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Baseball 1980 State Championship

1980:  A Season To Remember

                The Monday, June 23, 1980 edition of The Evening Star was a special one, starting with a special front page.
            A three-column headline, printed in large red letters, was more accentuated by a huge six-column picture that filled the bottom half of the page.  More pictures followed on pages 2, 15 and 16.  A cartoon of Head Coach Bill Jones hauling a large trophy appeared on the editorial page.
            Such coverage is ordinarily reserved for the start of a world war, or for declaration of peace or for something that would be considered of vital interest to everyone.  But this special edition was devoted to local news.
            The front-page headline told it all:  “BARONS STATE CHAMPS!”
            The story of the game was on page 16.  Its headline, almost nonchalant compared to the one on the front page read:  “Eighth-Inning Run Gives Barons State Title.”
            Underneath Sports Editor Jim Klopfenstein’s account of the championship game was a dramatic photo of Baron freshman Bob Squires singling to right field, knocking in the only run of the game.  The picture was taken from behind home plate so that Squires and the baseball were silhouetted against the black background.
            Below that picture was one of Assistant Coach Steve Harp waving Chris Forrest around third base and towards home plate with the winning run.
            Klopfenstein’s story began like this:
                                                At 10:31 p.m. on the night of Saturday, June 21, 1980, something happened
’ Bush Stadium that will be remembered by fans of the DeKalb Barons
to come.
                                                A sharp single to right field by Bob Squires scored Chris Forrest from second
base for the only run of an exciting, extra-inning game between DeKalb and Muncie
                                                When Forrest touched home plate, the DeKalb Barons became high school
baseball champions of the state of Indiana.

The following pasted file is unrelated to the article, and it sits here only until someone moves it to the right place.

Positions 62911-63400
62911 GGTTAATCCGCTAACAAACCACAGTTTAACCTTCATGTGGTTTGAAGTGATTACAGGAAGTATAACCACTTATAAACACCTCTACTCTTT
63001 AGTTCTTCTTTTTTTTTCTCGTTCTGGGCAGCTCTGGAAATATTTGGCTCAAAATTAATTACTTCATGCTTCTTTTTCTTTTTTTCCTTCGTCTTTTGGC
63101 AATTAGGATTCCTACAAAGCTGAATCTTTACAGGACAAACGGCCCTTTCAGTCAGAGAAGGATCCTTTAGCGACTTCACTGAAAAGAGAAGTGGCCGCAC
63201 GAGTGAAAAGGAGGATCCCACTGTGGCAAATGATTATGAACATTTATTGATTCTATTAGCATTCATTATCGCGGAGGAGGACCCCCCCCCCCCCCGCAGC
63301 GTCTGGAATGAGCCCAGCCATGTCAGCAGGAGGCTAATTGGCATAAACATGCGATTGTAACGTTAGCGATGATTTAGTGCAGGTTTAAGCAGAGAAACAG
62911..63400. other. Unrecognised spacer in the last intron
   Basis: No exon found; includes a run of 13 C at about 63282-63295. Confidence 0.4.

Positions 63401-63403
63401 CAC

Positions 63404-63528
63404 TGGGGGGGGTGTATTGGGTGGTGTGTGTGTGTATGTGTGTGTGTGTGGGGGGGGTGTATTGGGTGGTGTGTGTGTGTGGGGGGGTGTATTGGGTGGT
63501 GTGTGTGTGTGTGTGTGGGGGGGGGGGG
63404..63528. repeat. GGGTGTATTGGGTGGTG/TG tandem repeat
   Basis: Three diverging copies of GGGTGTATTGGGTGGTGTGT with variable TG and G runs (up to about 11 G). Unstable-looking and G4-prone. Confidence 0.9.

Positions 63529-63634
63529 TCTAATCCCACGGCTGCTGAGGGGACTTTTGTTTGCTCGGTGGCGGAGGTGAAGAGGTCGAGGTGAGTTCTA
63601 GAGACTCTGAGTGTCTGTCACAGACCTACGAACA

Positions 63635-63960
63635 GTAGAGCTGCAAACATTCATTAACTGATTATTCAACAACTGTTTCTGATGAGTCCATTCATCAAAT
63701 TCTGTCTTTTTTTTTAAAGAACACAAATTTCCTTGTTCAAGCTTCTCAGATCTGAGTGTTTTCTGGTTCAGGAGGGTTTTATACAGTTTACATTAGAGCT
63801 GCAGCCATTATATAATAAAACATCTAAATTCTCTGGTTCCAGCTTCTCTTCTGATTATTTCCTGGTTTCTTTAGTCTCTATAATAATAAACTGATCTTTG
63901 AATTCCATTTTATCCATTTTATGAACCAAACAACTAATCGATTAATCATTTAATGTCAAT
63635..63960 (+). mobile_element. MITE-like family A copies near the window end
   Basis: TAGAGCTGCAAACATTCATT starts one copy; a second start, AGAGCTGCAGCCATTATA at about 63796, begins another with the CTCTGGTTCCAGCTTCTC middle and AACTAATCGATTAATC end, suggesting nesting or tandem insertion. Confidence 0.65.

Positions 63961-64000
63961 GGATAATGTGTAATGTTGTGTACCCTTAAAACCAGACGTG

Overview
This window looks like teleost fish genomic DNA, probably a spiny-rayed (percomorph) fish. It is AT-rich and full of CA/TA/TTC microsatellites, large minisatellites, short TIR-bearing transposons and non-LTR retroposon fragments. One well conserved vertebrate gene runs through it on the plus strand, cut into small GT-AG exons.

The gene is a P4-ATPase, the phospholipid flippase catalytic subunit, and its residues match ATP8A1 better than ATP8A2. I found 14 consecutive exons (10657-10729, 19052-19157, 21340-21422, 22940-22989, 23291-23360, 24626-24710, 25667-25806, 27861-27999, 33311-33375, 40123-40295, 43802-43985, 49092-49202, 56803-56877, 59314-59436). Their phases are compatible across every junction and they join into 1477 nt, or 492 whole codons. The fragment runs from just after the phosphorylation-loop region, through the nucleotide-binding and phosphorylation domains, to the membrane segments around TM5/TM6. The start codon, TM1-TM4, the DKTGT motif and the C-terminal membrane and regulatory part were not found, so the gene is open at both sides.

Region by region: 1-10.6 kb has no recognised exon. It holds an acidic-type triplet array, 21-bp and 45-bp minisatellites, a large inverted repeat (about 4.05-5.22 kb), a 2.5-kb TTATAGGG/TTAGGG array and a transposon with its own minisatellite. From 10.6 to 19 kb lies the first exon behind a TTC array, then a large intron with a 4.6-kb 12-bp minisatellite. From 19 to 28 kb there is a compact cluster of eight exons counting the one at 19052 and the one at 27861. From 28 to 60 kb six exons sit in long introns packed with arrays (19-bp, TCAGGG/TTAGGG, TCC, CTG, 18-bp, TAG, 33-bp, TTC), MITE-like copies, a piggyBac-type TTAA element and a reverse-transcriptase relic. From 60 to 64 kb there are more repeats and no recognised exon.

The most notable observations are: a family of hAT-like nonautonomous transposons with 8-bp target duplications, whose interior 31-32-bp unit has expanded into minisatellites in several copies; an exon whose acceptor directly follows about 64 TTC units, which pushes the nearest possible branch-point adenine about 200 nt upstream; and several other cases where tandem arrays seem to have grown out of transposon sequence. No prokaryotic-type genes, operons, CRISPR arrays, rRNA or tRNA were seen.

While the Barons were a consistent team offensively throughout the season, it was brilliant pitching in post-season play that put them over the top and carried them to the state championship.
            No team scored more than three runs against the Barons in nine post-season games, and Baron pitchers allowed only three runs, all unearned, in the final four games of the state tournament.
            The staff included Todd Cobbs, who won both games at the state finals and 12 for the season, and Mike Hasselman, who won the championship games of the sectional, regional, and semi-state and finished with nine wins of his own.
            The championship game against Muncie Northside began ominously, however, when the Titans loaded the bases with nobody out in the top of the first inning on a walk, an error, and a fielder’s choice.  But the Barons tagged out one Titan baserunner in a rundown for the first out and Hasselman struck out the next two batters to work out of the jam.
            After the first inning, neither Hasselman nor Cobbs, who went to the mound in the seventh inning, encountered any serious difficulty.  Only one Titan baserunner got as far as second base after the initial inning.
            The Barons, meanwhile, were knocking at the door throughout the game, but could not break through until the eighth.  They had at least one baserunner in each of the first seven innings, but baserunning mishaps haunted them in the title game.
            Three DeKalb baserunners were tossed out trying to steal in the first seven innings, and twice the Barons’ attempts to bunt backfired.  Another baserunner was picked off to end a scoring threat.
            Then came the eighth inning, which started with Harp replacing Jones in the third base coaching box.  The move was born of superstition.  Or, as Jones put it, “Harp told me I hadn’t done any good for us over there, and that I should give him a try.”
            Forrest started the winning rally with a one-out single deep in the hole between third base and shortstop. He promptly stole second, the Barons’ first successful steal in four tries.  Cobbs fanned for the second out, and Squires stepped in with a chance to end it.
            Squires lined the first pitch (an outside fastball) into right field, and the speedy Forrest slid across the plate without a play.
            He’d barely done so when the celebration began.  Hundreds of Baron fans were seated behind the dugout for the game, and they whooped it up along with the Baron players.  Another cause of celebration came when Hasselman was announced as the L.V. Phillips Mental Attitude Award.
            When the Barons returned home on Sunday, there was a parade, starting in Ashley and finishing in downtown Auburn.  Jones ran in front of the fire truck, as he promised he’d do if the Barons won it all, wearing a jock strap.
            Not to worry, he was wearing gym shorts underneath the jock strap.
            A month later, a special championship celebration was held at the high school to further commemorate the event.  Fans and special guest speakers toasted the team, and the players reciprocated by signing autographs for the fans.
            The 1980 Barons set six team records (at the time) en route to the state championship:  most wins (30), most runs (252), most stolen bases (109), most at-bats (1,079), most hits (337) and most runs batted in (201).
            In addition, Cobbs set a pitching record (at the time) with 12 wins in a season.  Nick Phillips, who was named first team all-state, set four batting records (at the time):  most hits (57), most at-bats (129), most runs scored (46), and most home runs (9).
            All in all, the spring of 1980 was a season to remember.